Resting beds

During periods of extended rest, wild pigs established and used sheltered bedding areas. This usually entailed the construction of resting beds. Loafing or resting beds were similar to but were less complex than farrowing nests. These beds were used by either adult and/or immature animals for resting. Frequently used by single animals, wild pigs can have up to 15 individuals in one bed. Wild pigs are “contact” animals at rest, trying to be in as close physical proximity with conspecifics in these beds as possible. Typically, wild pig loafing or resting beds are simply shallow depressions in the ground, which may or may not be lined with bedding material as observed by Hanson RP [42] Hediger H [53], Mayer JJ [56] Bourlière F [60]. The compositions of these beds vary considerably, depending upon the season and the location of the structure and also to its location. Most of these beds were not in the human visibility range. Similar to farrowing nests, beds were often made immediately adjacent to a protective structure varying from a large tree, log, rock, or overhanging cliff, caves. When available, shallow caves can also serve as sites for beds [63]. Occasionally, a loafing bed will be encountered in late winter, or early summer which will be lined with a large amount of plant material and leaves scattered throughout. Such cold-weather beds can consist of large piles of bedding material. Loafing or resting beds can be used more than once, with some individuals returning to use a specific bed repeated times. Once flushed from a bed, wild pigs may not return to them for some time [25,50].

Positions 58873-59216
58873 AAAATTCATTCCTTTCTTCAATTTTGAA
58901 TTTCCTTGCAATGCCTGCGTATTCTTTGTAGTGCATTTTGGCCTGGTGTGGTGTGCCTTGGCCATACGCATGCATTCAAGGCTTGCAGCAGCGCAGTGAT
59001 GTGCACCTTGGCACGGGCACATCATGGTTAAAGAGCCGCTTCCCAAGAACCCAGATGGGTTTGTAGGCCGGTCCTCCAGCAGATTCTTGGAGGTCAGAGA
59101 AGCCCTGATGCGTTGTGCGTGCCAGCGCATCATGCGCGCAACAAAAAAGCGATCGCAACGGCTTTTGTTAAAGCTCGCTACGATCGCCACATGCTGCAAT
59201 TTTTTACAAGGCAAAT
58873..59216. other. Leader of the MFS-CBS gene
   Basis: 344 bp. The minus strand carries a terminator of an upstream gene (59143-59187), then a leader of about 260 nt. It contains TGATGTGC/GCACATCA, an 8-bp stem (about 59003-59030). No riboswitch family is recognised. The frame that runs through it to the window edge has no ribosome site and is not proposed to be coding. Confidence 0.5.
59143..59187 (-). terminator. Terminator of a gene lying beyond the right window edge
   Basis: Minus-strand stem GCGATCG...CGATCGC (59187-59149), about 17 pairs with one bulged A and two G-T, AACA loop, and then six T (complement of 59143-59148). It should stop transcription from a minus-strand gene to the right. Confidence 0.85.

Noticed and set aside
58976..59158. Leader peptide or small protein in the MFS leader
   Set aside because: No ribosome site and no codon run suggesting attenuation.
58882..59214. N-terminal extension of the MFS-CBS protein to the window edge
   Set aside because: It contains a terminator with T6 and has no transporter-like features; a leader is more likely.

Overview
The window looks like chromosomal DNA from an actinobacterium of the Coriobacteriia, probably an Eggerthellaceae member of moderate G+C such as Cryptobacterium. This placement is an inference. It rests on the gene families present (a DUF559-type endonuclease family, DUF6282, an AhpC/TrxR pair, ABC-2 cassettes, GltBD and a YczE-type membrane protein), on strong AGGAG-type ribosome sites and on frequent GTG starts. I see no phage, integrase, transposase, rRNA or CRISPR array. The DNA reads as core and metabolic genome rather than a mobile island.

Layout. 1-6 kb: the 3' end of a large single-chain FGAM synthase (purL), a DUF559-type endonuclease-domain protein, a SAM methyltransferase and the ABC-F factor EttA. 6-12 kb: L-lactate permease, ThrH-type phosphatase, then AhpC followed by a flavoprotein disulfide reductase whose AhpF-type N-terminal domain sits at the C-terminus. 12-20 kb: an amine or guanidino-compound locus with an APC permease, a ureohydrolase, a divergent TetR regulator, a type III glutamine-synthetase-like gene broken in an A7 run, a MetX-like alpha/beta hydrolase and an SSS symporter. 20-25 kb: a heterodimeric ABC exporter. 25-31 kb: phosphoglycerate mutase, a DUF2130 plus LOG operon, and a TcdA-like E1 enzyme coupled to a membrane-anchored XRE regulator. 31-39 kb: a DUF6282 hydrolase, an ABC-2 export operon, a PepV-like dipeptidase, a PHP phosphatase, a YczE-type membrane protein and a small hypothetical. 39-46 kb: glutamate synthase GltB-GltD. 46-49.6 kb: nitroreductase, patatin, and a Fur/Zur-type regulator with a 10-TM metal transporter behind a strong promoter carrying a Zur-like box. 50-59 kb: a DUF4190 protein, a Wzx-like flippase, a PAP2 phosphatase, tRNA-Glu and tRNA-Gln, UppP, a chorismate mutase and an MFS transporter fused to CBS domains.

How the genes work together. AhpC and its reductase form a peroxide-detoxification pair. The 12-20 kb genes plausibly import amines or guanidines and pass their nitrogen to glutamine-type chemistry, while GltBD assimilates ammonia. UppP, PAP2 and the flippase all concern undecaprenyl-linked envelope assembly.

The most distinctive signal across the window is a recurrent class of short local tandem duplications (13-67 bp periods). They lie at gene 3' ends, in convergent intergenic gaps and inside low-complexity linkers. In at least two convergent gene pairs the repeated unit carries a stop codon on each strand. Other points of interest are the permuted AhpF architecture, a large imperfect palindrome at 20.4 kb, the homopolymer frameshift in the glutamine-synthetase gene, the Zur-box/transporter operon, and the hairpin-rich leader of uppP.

Mannerisms and attitudes

An individual wild pig's mood or momentary temperament can generally be determined by their physical posture or gait at any particular time.

The different mannerisms and postures recorded for wild pigs include the following:

Aggressive posture: Erect or bristling of the mane, ears cocked forward (even in animals with droop ears, although it is a little more difficult to discern), stiff-legged and jerky walk, open mouth, lowing roar.

Threatening gait: Typically follows the aggressive posture, the male will charge a short distance toward the opponent or threat, with an open or snapping mouth. A loud, deep, and rapid staccato of "woof-woof-woof" is heard during the charge. The threatening charge ends suddenly in a stiff legged stop just short of the target being intimidated.